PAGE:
Document

Report
THE ETHERNET ROADMAP
PANEL
Scott Kipp
March 15, 2015
www.ethernetalliance.org
Agenda
• 11:30-11:40 – The 2015 Ethernet Roadmap – Scott Kipp,
Brocade
• 11:40-11:50 – Ethernet Technology Drivers - Mark Gustlin,
Xilinx
• 11:50-12:00 – Copper Connectivity in the 2015 Ethernet
Roadmap - David Chalupsky, Intel
• 12:00-12:10 – Implications of 50G SERDES Speeds on Ethernet
speeds - Kapil Shrikhandre, Dell
• 12:10-12:30 – Q&A
Disclaimer
• Opinions expressed during this presentation
are the views of the presenters, and should
not be considered the views or positions of
the Ethernet Alliance.
THE 2015 ETHERNET ROADMAP
Scott Kipp
March 15, 2015
www.ethernetalliance.org
Optical Fiber Roadmaps
Media and Modules
• These are the most common port types that
will be used through 2020
Service Providers
More Roadmap Information
• Your free map is available after the panel
• Free downloads at
www.ethernetalliance.org/roadmap/
– Pdf of map
– White paper
– Presentation with graphics for your use
• Free maps at Ethernet Alliance Booth #2531
ETHERNET TECHNOLOGY
DRIVERS
Mark Gustlin - Xilinx
www.ethernetalliance.org
Disclaimer
• The views we are expressing in this
presentation are our own personal views and
should not be considered the views or
positions of the Ethernet Alliance
Why So Many Speeds?
• New markets demand cost optimized solutions
– 2.5/5GbE are examples of an optimized data rate for
Enterprise access
• Newer speeds becoming more difficult to achieve
– 400GbE being driven by achievable technology
• 25GbE is an optimization around industry lane rates
for Data Centers
400GbE, Why Not 1Tb?
• Optical and electrical lane rate technology today
makes 400GbE more achievable
• 16x25G and 8x50G electrical interfaces for 400G
– Would be 40x25G and 20x50G for 1Tb today, which is too
many lanes for an optical module
• 8x50G and 4x100G optical lanes for SMF 400G
– Would be 20x50G or 10x100G for 1Tb optical interfaces
FEC for Multiple Rates
• The industry is adept at re-using technology across Ethernet rates
– At 25GbE the reuse of electrical, optical and FEC technology from 100GbE, also
earlier 100GbE re-used 10GbE technology
• FEC is likely to be required on many interfaces going forward, faster
electrical and optical interfaces are requiring it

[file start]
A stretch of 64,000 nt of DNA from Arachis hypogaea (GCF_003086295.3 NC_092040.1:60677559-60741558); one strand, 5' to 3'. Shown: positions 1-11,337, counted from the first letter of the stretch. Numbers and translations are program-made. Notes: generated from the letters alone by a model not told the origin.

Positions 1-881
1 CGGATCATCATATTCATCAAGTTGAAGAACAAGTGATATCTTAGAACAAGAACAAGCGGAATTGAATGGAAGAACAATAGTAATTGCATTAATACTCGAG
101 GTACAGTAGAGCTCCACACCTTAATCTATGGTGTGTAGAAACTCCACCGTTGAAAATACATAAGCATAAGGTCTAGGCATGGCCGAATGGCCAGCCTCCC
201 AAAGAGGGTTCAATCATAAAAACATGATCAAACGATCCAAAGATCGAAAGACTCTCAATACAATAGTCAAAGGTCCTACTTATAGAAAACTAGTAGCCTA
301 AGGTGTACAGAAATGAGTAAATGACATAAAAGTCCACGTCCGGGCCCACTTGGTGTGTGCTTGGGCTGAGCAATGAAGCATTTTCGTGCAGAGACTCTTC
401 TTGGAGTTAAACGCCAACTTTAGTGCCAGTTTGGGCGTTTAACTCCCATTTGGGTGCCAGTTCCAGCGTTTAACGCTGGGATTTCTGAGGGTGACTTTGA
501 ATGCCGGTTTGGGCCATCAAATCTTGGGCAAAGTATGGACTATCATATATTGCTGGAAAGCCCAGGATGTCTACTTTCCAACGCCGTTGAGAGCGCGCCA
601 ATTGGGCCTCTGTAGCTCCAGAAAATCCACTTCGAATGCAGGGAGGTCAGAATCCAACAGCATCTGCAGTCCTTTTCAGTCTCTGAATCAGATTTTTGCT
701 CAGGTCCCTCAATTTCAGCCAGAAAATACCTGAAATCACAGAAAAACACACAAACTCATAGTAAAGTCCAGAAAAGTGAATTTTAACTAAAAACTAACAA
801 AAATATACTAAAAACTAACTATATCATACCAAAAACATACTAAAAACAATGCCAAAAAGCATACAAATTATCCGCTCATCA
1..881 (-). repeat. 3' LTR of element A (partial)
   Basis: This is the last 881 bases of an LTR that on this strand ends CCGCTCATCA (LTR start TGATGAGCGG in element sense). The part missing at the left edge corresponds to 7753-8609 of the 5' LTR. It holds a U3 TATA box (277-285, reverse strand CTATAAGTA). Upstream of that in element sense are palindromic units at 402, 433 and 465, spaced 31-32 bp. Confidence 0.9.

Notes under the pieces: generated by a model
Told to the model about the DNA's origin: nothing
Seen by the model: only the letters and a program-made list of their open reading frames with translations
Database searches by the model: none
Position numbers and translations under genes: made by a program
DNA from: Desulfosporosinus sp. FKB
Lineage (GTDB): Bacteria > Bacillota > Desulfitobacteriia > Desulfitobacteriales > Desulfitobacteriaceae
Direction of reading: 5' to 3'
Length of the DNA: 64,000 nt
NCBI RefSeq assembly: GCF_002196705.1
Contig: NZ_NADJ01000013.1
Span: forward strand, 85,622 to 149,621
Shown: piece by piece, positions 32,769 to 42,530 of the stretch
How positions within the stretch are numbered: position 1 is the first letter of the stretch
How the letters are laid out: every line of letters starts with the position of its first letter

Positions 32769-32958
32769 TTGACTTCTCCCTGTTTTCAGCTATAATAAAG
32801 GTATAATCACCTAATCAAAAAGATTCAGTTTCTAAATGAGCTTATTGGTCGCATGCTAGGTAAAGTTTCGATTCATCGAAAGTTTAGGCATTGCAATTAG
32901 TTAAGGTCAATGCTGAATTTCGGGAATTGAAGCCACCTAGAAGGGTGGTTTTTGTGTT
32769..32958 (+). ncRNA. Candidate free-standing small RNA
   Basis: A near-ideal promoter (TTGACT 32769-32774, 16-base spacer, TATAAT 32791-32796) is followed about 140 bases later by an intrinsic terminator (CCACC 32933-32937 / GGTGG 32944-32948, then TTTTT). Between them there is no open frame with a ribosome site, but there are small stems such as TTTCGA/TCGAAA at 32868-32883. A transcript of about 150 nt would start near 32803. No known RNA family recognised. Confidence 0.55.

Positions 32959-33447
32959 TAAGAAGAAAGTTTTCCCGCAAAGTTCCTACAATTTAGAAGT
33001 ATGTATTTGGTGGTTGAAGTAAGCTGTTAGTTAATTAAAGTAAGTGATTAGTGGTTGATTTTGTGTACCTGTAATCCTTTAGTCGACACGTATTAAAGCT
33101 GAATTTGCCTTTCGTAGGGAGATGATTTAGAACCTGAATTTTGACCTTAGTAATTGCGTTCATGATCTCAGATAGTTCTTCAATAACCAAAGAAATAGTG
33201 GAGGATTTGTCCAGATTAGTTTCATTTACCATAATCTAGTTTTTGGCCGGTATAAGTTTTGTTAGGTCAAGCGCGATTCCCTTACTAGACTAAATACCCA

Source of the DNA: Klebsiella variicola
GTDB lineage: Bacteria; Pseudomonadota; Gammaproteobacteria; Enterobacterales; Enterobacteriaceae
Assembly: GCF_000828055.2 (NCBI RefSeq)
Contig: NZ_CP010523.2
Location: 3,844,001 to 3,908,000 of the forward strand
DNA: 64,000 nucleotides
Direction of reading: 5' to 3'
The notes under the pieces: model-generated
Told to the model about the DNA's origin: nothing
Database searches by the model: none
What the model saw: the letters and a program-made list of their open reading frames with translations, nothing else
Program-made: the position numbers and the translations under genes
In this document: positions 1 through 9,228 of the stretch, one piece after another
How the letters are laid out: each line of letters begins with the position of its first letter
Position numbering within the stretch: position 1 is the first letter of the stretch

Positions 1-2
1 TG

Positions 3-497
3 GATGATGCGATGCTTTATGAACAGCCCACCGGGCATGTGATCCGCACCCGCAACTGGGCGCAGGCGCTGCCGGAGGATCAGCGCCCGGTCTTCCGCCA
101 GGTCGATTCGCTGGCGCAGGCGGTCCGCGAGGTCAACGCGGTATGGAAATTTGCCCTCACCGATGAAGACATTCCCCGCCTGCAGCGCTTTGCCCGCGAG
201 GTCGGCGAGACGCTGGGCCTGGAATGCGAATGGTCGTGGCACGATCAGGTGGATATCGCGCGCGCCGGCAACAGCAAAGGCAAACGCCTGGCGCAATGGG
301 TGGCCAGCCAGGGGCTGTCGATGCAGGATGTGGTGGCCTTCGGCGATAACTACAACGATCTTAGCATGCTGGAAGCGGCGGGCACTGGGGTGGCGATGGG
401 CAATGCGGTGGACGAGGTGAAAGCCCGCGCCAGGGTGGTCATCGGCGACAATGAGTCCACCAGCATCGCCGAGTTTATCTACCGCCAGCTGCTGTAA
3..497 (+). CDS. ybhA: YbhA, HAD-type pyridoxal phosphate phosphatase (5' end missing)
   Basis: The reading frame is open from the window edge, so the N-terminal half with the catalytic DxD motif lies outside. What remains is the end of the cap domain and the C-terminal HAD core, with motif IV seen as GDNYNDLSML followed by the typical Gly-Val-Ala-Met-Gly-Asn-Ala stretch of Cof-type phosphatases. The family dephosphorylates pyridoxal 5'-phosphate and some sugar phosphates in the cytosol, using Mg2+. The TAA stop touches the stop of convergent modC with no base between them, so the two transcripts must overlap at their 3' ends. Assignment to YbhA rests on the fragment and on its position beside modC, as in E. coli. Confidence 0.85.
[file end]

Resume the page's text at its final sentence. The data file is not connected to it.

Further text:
• There are some challenges however, when you re-use a FEC code designed
for one speed, you might get higher latency than desired
• The KR4 FEC designed for 100GbE is now being re-used at 25GbE
– It achieves it’s target latency of ~100ns at 100G
– But at 25GbE is ~ 250ns of latency
– Latency requirements are dependent on application, but many data center
applications have very stringent requirements
• When developing a new FEC, we need to keep in mind all potential
applications
FlexEthernet
• FlexEthernet is just what it’s name implies, a flexible rate Ethernet
variant, with a number of target uses:
– Sub-rate interfaces (less bandwidth than a given IEEE PMD supports)
– Bonding interfaces (more bandwidth than a given IEEE PMD supports)
– Channelization (carry nx lower speed channels over an IEEE PMD)
• Why do this?
– Allows more flexibility to match transport rates
– Supports higher speed interfaces in the future before IEEE has defined a new
rate/PMD
– Allows you to carry multiple lower speed interfaces over a higher speed
infrastructure (similar to the MLG protocol)
• FlexEthernet is being standardized in the OIF, project started in January
– Project will re-use existing and future MAC/PCS layers from IEEE
FlexEthernet
This figure shows one prominent application for FlexEthernet
Transport
Gear
Transport pipe is smaller than
PMD (for example 200G)
PMD
Transport
Gear
PMD
PMD
Router
PMD
– This is a sub rate example
– One possibility is using a 400GbE IEEE PMD, and sub rate at 200G
to match the transport capability
Router
FPGAs in Emerging Standards
• FGPAs are one of the best tools to support emerging and
changing standards
– FPGAs by design are flexible, and can keep up with ever changing
standards
– They can be used to support 2.5/5GbE, 25GbE, 50GbE, 400GbE and
FlexEthernet well in front of the standards being finalized
– FPGAs support high density 25G SerDes interfaces today, capable of
driving chip to module interfaces all the way up to copper cable and
backplane interfaces
• Direct connections to industry standard modules
– IP exists today for pre-standard 2.5/5GbE, 25GbE and 400GbE
COPPER CONNECTIVITY IN THE
2015 ETHERNET ROADMAP
AKA, WHAT’S THE COMPETITION DOING?
David Chalupsky
March 24, 2015
www.ethernetalliance.org
Agenda
• Active copper projects in IEEE 802.3
• Roadmaps
– Twinax & Backplane
– Base-t
• Use cases –
– Server interconnect: TOR, MOR/EOR
– WAP
Disclaimer
• Opinions expressed during this presentation
are the views of the presenters, and should
not be considered the views or positions of
the Ethernet Alliance.
Current IEEE 802.3 Copper Activity
• High Speed Serial
– P802.3by 25Gb/s TF: twinax, backplane, chip-to-chip or module. NRZ